LOS ANGELES – James Reutersham tells of a Google colleague who last year was on the email-address list of both presidential candidates.
A breakdown of the email subject matter from the respective candidates showed this: Most communications from the Donald Trump candidacy asked recipients to turn out to campaign events. Most emails from the Hillary Clinton campaign asked for money.
Reutersham sees a message there for dealers relating to their digital communications with customers.
“When customers hear from you, are you always asking for money or are you giving them something cool?” he says during a presentation entitled “Digital Customer Care and Loyalty Strategies,” at the 2017 Customer Experience Summit here.
The cool stuff might include sweetening a deal for a loyal customer by perhaps extending the mileage limit for a leased car, says Reutersham, strategy development manager at Google, where he started working in 2012.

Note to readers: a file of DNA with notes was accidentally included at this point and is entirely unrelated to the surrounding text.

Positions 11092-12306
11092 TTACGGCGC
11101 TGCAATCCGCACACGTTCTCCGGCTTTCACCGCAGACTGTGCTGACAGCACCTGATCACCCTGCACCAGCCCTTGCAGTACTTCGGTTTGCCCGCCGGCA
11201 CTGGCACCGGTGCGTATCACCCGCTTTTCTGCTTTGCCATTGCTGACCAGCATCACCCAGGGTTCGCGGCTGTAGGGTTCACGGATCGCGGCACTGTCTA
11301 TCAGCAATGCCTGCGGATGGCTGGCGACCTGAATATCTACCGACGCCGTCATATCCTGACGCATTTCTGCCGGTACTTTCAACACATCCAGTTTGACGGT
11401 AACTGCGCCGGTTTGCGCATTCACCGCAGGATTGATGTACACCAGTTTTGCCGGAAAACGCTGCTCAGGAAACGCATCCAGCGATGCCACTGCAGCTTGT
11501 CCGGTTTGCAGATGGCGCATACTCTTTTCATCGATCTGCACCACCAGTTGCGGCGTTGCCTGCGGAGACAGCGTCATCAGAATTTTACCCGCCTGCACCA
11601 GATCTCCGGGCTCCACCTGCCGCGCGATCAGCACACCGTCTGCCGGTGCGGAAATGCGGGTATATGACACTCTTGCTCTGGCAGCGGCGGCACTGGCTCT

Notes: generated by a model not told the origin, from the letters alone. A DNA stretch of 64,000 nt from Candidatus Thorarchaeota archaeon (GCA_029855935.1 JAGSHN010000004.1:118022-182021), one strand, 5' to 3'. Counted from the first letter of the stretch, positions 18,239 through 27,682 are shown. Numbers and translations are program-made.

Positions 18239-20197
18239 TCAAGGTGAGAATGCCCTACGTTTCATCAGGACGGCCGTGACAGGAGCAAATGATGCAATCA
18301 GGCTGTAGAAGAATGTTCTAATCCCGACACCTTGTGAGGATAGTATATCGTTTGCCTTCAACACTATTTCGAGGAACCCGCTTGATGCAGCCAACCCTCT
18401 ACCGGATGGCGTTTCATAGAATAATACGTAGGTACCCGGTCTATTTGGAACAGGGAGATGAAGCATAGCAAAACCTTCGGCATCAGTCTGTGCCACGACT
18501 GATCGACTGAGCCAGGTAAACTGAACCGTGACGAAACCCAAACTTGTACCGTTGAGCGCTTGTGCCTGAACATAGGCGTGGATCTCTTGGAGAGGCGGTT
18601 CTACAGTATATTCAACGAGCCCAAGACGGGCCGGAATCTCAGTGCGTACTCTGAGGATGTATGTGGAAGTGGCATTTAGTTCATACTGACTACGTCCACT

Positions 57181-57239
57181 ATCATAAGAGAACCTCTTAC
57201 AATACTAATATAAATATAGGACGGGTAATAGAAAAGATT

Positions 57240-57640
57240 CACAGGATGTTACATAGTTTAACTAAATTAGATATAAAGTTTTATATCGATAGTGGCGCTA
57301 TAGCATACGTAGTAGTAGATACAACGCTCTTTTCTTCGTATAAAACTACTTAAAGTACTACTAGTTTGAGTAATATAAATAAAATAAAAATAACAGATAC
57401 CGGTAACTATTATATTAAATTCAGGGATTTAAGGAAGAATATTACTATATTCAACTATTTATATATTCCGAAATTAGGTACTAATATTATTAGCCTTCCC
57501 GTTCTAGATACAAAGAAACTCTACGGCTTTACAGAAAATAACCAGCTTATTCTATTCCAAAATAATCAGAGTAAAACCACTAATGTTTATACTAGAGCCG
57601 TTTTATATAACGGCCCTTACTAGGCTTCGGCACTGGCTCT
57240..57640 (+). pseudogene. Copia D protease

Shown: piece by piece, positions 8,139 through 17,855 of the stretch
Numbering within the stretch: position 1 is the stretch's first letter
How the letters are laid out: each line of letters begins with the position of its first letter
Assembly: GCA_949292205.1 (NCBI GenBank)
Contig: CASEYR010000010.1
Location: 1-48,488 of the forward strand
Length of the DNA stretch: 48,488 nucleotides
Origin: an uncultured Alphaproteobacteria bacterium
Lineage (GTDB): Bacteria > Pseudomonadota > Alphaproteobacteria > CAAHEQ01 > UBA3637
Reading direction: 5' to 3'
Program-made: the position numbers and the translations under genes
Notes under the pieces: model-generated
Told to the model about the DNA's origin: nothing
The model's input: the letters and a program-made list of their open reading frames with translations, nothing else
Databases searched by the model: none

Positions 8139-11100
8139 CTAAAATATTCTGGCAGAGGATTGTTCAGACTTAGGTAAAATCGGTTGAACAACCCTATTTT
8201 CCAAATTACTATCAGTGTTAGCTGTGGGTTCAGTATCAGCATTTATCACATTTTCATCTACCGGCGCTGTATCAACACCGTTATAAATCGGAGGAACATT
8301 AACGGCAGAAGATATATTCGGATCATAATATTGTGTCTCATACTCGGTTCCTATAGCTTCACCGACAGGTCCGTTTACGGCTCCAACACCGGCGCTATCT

His resume includes once working as a federal government risk analyst and as a staffer at an Apple store, where he says he saw and did things dealers could emulate.
“As a new hire at Apple, I was expecting two days of job training, but instead got two days of customer-service training,” he says.
If a customer comes in with a product on the blink, Apple will fix it, “but they care more about repairing the relationship,” he says.
His advice to dealers: “Lean into loyalty from a sales and profit point of view. For Apple, the sale is not the end of a relationship, but the beginning. Its approach is to not always have its hand out when interacting with customers.”
Other dealer advice from Reutersham:
- Teach customers how to get the most out of their cars. Instructional videos can help that cause.
- Anticipate car owners’ questions, and be the first to answer them. Ways to do that include deep-link apps that bring users directly to a specific answer rather than to a homepage.
- Use customer data to solve business challenges.